Are you an expat living in Germany or thinking of moving there anytime soon? Well, this might be your chance to discover 50 pleasant chapters about what it’s like to mingle with its people and really get to know the German mentality.
It’s a fun read with insightful expat advice and you will find yourself chuckling away while nodding wisely and thinking to yourself “IT’S SO TRUE!” I’d even recommend it to German expats living abroad – it may be a great Christmas present.
Here is how to be more German:
Fail at flirting
As an expat living in Germany you may have guessed that already, but has it been described so nicely and concisely before? Germans may stick to being direct and efficient even when it comes to flirting, and “Sorry, you’re too short!” may not be an unheard of an answer to a chat up line. Though, I wonder what chat up line triggered that response… 😉
Understand the German “Poker face” and their sense of fashion.
Sure, facial expressions and gestures are pretty scarce in German conversations, like in some Nordic countries. Actually, this is how I spot fellow Germans from a distance.
And if you’ve found yourself wondering about those Jack Wolfskin and Northface jackets, you’ll probably enjoy reading about the “Dress normcode”.
Be terrified of mould. And microwaves and drafts probably, too.
The book is digging deep into psychological layers of conditioning that I can’t deny I knowing about. I’m sure reading these chapters will take off some pressure half-German couples may go through when it comes to airing rooms, air conditioning or home cooking.
Reject patriotism, unless during major football events
Well done on this delicate topic! “Suffer Third Reich Fever” may give you an insight into how Germans grow up with a nation’s guilt on their shoulders that unwillingly makes them know more about freaking Hitler than their grandma. “Patriotism is, largely, verboten“ (prohibited), but every two years it’s ok to let it all out while watching international football matches.
Stay pessimistic and blame yourself for everything.
Ever wondered why Germans are said to be a rather serious bunch of people? Sure, history has had quite a few impacts over the last 100 years. Unfortunately there’s truth in these chapters that I least like about my German heritage. “The average German, coasting along on the Traumschiff (love boat) of their life, remains at all times – even times of total calm and prosperity – scanning the horizon for icebergs.”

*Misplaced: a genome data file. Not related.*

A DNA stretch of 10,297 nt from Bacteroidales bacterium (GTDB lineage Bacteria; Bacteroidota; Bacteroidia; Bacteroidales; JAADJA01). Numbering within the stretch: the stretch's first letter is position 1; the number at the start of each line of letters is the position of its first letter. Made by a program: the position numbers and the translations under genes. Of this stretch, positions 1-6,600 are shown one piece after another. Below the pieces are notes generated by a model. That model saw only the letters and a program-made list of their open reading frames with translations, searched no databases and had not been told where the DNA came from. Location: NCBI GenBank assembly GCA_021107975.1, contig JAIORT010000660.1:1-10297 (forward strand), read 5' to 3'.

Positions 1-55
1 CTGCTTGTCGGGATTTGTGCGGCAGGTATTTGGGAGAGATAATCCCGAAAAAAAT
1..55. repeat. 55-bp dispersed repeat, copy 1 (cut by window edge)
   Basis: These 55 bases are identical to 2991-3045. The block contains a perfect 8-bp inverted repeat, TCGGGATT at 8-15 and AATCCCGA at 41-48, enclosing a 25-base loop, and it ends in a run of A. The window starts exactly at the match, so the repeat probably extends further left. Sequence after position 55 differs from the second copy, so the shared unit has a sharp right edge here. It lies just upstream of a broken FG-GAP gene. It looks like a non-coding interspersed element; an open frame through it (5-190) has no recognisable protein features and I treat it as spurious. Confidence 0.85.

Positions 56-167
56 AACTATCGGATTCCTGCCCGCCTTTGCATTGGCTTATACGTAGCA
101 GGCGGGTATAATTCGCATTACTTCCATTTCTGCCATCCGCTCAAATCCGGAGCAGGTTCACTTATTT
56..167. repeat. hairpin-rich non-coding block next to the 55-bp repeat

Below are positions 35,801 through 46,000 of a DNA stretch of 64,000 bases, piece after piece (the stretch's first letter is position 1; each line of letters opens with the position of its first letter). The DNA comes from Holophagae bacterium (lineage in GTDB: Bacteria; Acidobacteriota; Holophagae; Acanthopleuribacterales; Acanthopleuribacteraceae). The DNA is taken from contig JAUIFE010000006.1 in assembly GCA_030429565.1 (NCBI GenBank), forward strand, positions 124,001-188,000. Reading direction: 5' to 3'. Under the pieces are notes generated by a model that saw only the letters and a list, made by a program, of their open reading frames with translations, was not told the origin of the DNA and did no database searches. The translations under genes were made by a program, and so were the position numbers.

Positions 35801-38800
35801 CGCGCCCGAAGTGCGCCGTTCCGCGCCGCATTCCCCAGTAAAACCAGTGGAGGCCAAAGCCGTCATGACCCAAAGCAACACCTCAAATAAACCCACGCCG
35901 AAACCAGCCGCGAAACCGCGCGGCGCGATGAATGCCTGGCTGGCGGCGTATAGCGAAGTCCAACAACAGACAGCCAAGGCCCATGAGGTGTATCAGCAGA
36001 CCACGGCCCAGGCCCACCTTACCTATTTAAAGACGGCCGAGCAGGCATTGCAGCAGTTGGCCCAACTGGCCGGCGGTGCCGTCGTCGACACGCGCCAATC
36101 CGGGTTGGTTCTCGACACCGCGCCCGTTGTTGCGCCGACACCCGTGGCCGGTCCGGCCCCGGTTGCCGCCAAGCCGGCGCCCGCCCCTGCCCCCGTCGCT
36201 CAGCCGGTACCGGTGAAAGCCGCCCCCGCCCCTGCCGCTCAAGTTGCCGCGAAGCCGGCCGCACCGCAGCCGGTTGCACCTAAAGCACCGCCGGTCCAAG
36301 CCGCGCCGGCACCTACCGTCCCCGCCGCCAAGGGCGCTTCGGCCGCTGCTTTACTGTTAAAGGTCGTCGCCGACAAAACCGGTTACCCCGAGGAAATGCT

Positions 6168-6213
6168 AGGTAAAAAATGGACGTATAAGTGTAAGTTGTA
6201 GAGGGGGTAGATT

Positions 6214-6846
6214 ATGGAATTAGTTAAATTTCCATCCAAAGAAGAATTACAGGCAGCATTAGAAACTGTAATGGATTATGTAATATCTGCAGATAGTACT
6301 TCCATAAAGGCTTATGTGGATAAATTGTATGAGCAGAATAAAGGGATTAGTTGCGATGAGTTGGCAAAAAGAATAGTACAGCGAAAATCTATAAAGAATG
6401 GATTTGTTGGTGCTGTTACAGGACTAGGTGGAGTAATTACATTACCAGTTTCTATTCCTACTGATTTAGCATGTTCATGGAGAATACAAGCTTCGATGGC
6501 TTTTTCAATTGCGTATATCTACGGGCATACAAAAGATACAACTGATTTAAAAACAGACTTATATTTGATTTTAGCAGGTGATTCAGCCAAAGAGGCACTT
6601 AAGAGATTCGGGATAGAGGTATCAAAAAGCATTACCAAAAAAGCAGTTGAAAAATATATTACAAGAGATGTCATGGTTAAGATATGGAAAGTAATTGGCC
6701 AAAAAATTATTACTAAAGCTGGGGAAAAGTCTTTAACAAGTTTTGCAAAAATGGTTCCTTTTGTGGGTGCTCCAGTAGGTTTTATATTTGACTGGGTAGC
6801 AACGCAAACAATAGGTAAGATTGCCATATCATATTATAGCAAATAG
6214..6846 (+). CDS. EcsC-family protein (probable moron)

The Bahn Purge and Kassekegeln
Have you queued politely to hop on a German bus or train to only realize that a rugby-like crowd is fighting its way inside?
Have you rudely been rushed to pack your shopping at the supermarket counter? Well, you’ll find compassion and amusement in these chapters.
And much more….
Don’t judge this book by its cover. It might not look too promising at first, but trust me it really is a fun read, for everyone. Even my mum got hooked! It takes you to a level further than the obvious cultural differences.
It’s the second book of the series, and both come in two languages, English and German – however I definitely preferred the English version! I guess British humour doesn’t translate across into German so well. It’s also available as an ebook.
Sure, there are some topics that you won’t relate to that much and I missed an index to read certain related chapters again, but I enjoyed reading it! I really liked that it’s touching on some more Eastern German habits like “Don’t go to Oktoberfest” or “Ostalgie-Kapitalismus-Konflikt” which by the way is probably the first compassionate approach on Ostalgie (Nostalgia of Eastern German products) I read so far. Well done!
Adam Fletcher is an English expat who has lived in Berlin and Leipzig and that’s obviously where my heart is. 😉 Check out his website howtobegerman.net .
Are you living in Germany? Please share your experience in the comments box below.